Supercharge Student Memory Retrieval with Interleaving

One of the books that has made a large impact on my teaching is Small Teaching by James M Lang. This book is not the first time I heard of interleaving, but I must have been in the right mental space to receive it when I read the book. Interleaving is a way of studying material where older material is interwoven with new material. You can think of it as an alternative to blocked practice, where first a student studies one subject, stops studying that and moves on to the next. There is a great Scientific American Article that lists some of the research behind it and some basic definitions.

I bookend my classes with some low/no stakes quizzes. They are usually 5 or 6 questions, and using tools like Kahoot and Quizlet Live, they can be fun too. I follow a similar pattern at the beginning and end of class. I ask four questions from the days subject matter and I add an additional question or two from previous classes. The additional questions in the beginning of class, do not necessarily match the ones at the end of class.

When giving these quizzes, I ask students to reflect on questions they didn’t know or didn’t know right away and use that to help them study. This priming can lead them to understanding the value of the quiz is not giving the right answers, but rather learning about what they know and what they don’t know.

One of the reasons that scholars believe interleaving practice is effective has to do with retrieval and forgetting. This article has a great visualization for the Ebbinghaus Forgetting Curve. In Ebbinghaus’ research he found that each day that after you learn something, you likelihood of remembering it drops. What he is also found is that if he could interrupt the forgetting, the rate at which learners forgot declined.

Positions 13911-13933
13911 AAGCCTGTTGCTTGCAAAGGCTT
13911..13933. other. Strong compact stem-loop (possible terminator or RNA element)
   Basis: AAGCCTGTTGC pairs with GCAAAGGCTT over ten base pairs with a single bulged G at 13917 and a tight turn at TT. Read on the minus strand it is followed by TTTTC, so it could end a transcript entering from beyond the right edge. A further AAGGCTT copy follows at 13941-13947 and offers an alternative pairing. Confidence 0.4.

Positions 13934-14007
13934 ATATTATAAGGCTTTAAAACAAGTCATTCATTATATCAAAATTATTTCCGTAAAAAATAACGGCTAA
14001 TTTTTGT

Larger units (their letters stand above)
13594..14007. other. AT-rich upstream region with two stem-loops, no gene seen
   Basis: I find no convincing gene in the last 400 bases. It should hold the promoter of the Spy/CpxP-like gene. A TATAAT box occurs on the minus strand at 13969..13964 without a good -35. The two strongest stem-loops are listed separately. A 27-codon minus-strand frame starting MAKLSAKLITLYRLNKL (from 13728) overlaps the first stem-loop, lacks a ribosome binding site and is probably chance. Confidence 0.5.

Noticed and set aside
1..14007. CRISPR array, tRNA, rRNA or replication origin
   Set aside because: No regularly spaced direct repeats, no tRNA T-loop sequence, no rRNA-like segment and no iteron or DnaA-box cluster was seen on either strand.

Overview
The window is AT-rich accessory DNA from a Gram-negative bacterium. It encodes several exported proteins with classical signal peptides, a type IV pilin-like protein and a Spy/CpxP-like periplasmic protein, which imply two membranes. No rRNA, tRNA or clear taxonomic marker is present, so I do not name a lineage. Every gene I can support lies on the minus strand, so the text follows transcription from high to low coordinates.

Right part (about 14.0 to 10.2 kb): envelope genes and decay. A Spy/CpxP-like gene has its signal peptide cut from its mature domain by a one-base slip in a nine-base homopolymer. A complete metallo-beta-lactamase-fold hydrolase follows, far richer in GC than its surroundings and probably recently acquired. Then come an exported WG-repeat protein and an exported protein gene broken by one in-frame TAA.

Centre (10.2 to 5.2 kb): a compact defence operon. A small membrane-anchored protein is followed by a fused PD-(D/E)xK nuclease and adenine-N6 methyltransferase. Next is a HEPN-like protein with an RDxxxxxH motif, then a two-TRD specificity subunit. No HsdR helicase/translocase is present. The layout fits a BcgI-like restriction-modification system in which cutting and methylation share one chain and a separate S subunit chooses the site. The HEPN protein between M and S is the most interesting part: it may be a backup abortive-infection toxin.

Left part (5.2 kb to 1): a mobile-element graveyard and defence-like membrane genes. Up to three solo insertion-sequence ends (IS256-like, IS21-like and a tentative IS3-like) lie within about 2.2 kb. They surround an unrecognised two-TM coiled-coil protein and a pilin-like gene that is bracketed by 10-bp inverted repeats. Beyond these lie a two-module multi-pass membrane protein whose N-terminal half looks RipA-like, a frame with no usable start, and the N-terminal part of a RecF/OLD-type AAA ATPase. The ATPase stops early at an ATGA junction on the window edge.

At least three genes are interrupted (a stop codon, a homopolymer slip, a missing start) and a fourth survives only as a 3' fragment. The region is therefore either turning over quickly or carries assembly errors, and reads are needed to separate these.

Maybe it is not such a surprise that when something is studied multiple times we remember it longer. But in study after study what is show is that the spacing between the learning is a significant indicator of whether the information will be retrievable in the future.

I suggest you talk to other faculty in your department about interleaving and spaced practice. You might find out some new tips, or you might be the one bringing successful tips to your colleagues.

Further Reading:

Intro to Interleaving

Forgetting Curve

Small Teaching

Research papers on Spaced Practice:

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